By Ashley Jouhar on August 01, 2019
Photograph by Ashley Jouhar
The Sunflowers, by Vincent Van Gogh is a painting we’ve all seen reproduced in books, on T-shirts, posters, place mats, fridge magnets and teatowels. It’s ubiquitous and people feel that it’s a bit of cliché. But is it an image that no longer deserves our full attention?
Not at all.
At The Tate’s ‘Van Gogh and Britain’ exhibition, you will see how Van Gogh came to paint The Sunflowers and a number of his other masterpieces - and how the painting itself then influenced dozens of other artists and admirers of Van Gogh’s work.
Left to right: Van Gogh, 1888. Christopher Wood, 1925. William Nicholson, 1933. Photograph by Ashley Jouhar.
This is the premise of the exhibition; it shows you where Van Gogh’s influences were found (many of them in London) and how he navigated his way through those influences and turned them into a painting style entirely his own. This is less easily said about some of the many imitators’ work also on show at this exhibition. Fine painters that they are, the likes of William Nicholson, Vanessa Bell, Samuel John Peploe and Walter Sickert all stole from the Dutch master.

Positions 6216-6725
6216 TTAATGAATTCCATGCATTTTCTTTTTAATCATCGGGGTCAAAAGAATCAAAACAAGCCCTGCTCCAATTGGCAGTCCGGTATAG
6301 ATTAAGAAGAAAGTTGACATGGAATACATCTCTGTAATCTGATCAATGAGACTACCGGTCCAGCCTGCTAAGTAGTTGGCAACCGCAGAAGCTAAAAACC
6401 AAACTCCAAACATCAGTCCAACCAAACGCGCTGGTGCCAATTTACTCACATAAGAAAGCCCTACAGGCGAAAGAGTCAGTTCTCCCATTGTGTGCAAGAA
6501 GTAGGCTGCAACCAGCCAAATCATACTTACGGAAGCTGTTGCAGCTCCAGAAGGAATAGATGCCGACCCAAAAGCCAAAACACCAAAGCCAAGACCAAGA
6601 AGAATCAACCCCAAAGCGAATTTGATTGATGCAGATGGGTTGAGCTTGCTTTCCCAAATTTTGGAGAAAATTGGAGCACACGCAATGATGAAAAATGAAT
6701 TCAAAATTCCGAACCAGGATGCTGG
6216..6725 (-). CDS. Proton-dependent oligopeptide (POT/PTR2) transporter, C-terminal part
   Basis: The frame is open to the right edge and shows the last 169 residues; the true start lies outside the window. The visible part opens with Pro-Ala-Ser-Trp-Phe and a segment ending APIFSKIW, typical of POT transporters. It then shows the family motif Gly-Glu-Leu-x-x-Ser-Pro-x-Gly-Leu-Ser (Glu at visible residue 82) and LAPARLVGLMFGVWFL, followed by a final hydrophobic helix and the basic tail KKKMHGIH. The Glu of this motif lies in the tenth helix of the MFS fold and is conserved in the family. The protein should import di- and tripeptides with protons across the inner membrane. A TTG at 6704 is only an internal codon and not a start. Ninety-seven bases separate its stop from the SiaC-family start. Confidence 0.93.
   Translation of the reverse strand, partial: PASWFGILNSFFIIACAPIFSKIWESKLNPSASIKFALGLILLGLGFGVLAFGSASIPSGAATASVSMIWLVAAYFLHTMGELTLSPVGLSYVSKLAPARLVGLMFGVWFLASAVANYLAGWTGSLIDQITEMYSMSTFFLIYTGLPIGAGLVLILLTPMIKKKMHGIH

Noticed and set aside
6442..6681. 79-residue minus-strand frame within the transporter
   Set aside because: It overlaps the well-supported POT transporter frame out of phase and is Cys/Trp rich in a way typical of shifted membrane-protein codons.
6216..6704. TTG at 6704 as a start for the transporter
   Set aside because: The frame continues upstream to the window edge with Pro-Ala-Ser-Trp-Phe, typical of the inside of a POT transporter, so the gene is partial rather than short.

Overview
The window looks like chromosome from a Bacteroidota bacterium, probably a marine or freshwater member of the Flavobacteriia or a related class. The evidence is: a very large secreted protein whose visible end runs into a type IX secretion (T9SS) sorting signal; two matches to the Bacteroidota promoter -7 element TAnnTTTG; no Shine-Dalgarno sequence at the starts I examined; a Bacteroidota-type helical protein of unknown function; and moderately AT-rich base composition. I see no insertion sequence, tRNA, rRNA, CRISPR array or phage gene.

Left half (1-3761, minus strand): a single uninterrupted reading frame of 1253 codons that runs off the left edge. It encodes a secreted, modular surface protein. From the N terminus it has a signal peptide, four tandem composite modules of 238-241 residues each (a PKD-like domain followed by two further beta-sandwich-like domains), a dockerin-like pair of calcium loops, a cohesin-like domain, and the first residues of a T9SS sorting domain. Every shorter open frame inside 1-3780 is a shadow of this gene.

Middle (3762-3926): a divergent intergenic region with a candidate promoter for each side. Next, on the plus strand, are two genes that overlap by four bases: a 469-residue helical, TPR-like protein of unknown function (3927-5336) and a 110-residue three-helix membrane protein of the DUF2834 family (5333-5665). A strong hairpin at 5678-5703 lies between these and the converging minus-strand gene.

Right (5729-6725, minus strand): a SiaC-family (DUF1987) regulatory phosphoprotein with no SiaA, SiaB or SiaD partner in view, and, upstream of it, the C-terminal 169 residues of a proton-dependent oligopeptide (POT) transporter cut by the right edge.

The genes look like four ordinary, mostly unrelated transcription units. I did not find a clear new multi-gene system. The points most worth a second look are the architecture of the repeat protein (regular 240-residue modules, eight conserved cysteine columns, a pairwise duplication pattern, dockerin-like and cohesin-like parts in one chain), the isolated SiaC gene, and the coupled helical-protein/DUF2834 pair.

Van Gogh lived in England between 1873 and 1876, working at an art dealer called Goupil & Cie in Covent Garden, where he gained exposure to paintings that would stay with him for the rest of his life. It was here that he also learned about British ‘black and whites’ – prints and reproductions by artists such as Gustave Doré, a French artist, printmaker and illustrator, who often worked in London.
Left to right: Van Gogh, Starry Night, Arles, 1888. Gustave Doré, Evening on The Thames, 1872. Photograph by Ashley Jouhar.
Van Gogh started to collect Doré prints, many on show at The Tate and among them Evening on The Thames, 1872. Van Gogh said of this print, “I crossed Westminster Bridge every morning and evening and know what it looks like early in the morning, and in the winter with snow and fog.” He was inspired to pay homage to it with his painting Starry Night, Arles, 1888.